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Tail-anchored (TA) proteins have a single C-terminal transmembrane domain, making their biogenesis dependent on posttranslational translocation. Despite their importance, no dedicated insertion machinery has been uncovered for mitochondrial outer membrane (MOM) TA proteins. To decipher the molecular mechanisms guiding MOM TA protein insertion, we performed two independent systematic microscopic screens in which we visualized the localization of model MOM TA proteins on the background of mutants in all yeast genes. We could find no mutant in which insertion was completely blocked. However, both screens demonstrated that MOM TA proteins were partially localized to the endoplasmic reticulum (ER) in spf1 cells. Spf1, an ER ATPase with unknown function, is the first protein shown to affect MOM TA protein insertion. We found that ER membranes in spf1 cells become similar in their ergosterol content to mitochondrial membranes. Indeed, when we visualized MOM TA protein distribution in yeast strains with reduced ergosterol content, they phenocopied the loss of Spf1. We therefore suggest that the inherent differences in membrane composition between organelle membranes are sufficient to determine membrane integration specificity in a eukaryotic cell.
Tail-anchored (TA) proteins are a group of proteins characterized by a single transmembrane domain (TMD) at their C-termini that tethers them to intracellular membranes with their N-termini facing the cytosol. The signal that allows them to be targeted to membranes of various cellular compartments is encoded within the TMD (Borgese et al., 2003b ). All TA proteins are translated in the cytosol and inserted posttranslationally into their corresponding membranes (Borgese et al., 2007 ; Rabu et al., 2009 ). Despite the fact that TA proteins can be found on all organelles, their insertion into membranes seems to occur into either the mitochondrial outer membrane (MOM) or the endoplasmic reticulum (ER), which serve as the first station for TA proteins of all other compartments of the secretory pathway (Schuldiner et al., 2008 , 2010 ).
Understanding the biogenesis of mitochondrial TA proteins is important, due to their essential roles in basic cellular functions and in the progression of diseases. For example, in yeast, TA proteins are required for mitochondrial fission (Fis1; Mozdy et al., 2000 ), for inheritance and motility (Gem1; Frederick et al., 2004 ) and for the functioning of the translocase of the outer membrane (TOM) complex (Tom5, Tom6, and Tom7; Walther and Rapaport, 2009 ). In mammals, Bcl2, and other BCL family members that are well-studied oncogenes are also mitochondrial TA proteins (Chipuk et al., 2010 ).
The structural characteristics that differentiate a mitochondrial targeting TA from an ER one are well characterized and include a relatively short TMD with moderate hydrophobicity and positively charged residues at its flanking regions (Horie et al., 2002 ; Beilharz et al., 2003 ; Borgese et al., 2003a , b ; Habib et al., 2003 ). In fact, these exact features have been shown to reduce the affinity by which TA proteins bind to the chaperone Sgt2 (Wang et al., 2010 ). Sgt2 therefore associates with high-affinity only with ER-bound TA proteins and relays them to a dedicated and conserved insertion pathway: the Guided Entry of TA proteins (GET) complex in yeast (Schuldiner et al., 2005 , 2008 ; Jonikas et al., 2009 ) and the Transmembrane domain Recognition Complex (TRC40) chaperone complex in mammals (Stefanovic and Hegde, 2007 ; Favaloro et al., 2008 , 2010 ). However, it is still unknown whether dedicated protein machinery exists to recognize MOM TA proteins and selectively insert them into their target membranes or whether the mitochondrial insertion pathway occurs as a default for those proteins that do not bind Sgt2 (Rapaport, 2003 ; Setoguchi et al., 2006 ; Borgese et al., 2007 ; Kemper et al., 2008 ).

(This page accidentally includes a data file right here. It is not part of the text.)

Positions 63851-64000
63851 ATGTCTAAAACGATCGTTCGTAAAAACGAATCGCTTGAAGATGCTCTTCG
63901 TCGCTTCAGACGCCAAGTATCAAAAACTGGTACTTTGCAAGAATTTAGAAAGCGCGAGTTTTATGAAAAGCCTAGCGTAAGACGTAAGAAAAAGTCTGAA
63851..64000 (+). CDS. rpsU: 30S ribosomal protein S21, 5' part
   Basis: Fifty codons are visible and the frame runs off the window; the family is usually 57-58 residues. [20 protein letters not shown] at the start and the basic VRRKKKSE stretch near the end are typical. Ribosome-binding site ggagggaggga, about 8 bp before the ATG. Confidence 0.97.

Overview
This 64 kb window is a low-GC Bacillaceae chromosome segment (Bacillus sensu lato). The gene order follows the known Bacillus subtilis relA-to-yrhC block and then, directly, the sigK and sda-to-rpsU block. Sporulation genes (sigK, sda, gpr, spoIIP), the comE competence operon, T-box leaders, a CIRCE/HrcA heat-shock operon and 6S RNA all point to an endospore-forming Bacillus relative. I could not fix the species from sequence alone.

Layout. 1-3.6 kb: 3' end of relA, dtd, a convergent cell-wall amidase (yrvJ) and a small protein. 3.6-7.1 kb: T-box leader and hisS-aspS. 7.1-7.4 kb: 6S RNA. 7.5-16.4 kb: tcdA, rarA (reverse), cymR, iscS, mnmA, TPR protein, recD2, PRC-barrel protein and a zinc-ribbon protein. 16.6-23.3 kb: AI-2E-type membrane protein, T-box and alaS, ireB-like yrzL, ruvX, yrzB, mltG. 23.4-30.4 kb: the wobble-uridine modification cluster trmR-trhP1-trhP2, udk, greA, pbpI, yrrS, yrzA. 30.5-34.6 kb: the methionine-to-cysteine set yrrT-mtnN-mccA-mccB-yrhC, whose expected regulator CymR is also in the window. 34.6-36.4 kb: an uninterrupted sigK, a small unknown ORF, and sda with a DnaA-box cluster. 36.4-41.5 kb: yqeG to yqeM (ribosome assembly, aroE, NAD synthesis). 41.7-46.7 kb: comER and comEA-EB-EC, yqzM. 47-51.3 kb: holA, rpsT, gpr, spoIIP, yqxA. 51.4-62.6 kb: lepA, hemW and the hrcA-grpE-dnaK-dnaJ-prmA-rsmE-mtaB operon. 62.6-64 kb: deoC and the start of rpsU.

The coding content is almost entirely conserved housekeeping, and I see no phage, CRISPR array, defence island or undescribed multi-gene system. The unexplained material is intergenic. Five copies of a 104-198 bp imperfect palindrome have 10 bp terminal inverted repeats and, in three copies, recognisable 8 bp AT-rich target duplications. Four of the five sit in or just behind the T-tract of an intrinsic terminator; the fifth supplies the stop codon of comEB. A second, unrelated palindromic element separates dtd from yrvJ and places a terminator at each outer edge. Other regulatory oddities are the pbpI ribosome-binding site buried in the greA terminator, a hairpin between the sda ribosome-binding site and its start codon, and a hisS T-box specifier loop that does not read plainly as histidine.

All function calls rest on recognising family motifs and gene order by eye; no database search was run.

We, and others, have previously shown that mitochondria isolated from cells mutated in known outer membrane import components are not compromised in their TA insertion capacity. This implies that MOM TA proteins are inserted by other mechanisms (Setoguchi et al., 2006 ; Kemper et al., 2008 ). Moreover, recent evidence suggests that these proteins may not require any proteinaceous receptor component, as mitochondrial TA proteins insert in vitro into protease-treated mitochondrial membranes with the same efficiency as they insert into untreated ones (Kemper et al., 2008 ). Interestingly, in vitro insertion efficiency of MOM TA proteins into pure lipid vesicles is highly dependent on the composition of the receiving membrane, since efficiency decreases as ergosterol levels increase (Kemper et al., 2008 ). Because the MOM in yeast cells has the lowest sterol content among all membranes that face the cytosol (Zinser et al., 1991 ; Schneiter et al., 1999 ), such low ergosterol content could explain why MOM TA proteins do not require assistance for insertion. In support of this, we have previously shown that in the absence of the GET pathway, ER-destined TA proteins are wrongly inserted into mitochondria (Schuldiner et al., 2008 ). This would suggest that mitochondrial membranes in yeast cells serve as a “default” target for “unguided” TA protein insertion.
However, the ability to insert in vitro in the absence of protein machinery does not necessarily indicate lack of such machinery in vivo. Hence, in this study, we explored whether there are cellular factors influencing mitochondrial TA protein insertion in vivo. To identify such proteins, we took a novel approach in the study of MOM TA protein insertion and performed two high-throughput microscopy screens using the budding yeast Saccharomyces cerevisiae as a model system. We inspected the cellular localization of a model MOM TA protein (green fluorescent protein-Gem1 [GFP-Gem1]) on the background of strains harboring mutations in each yeast gene. This screen uncovered a single gene, SPF1, whose deletion causes mislocalization of GFP-Gem1 to the ER.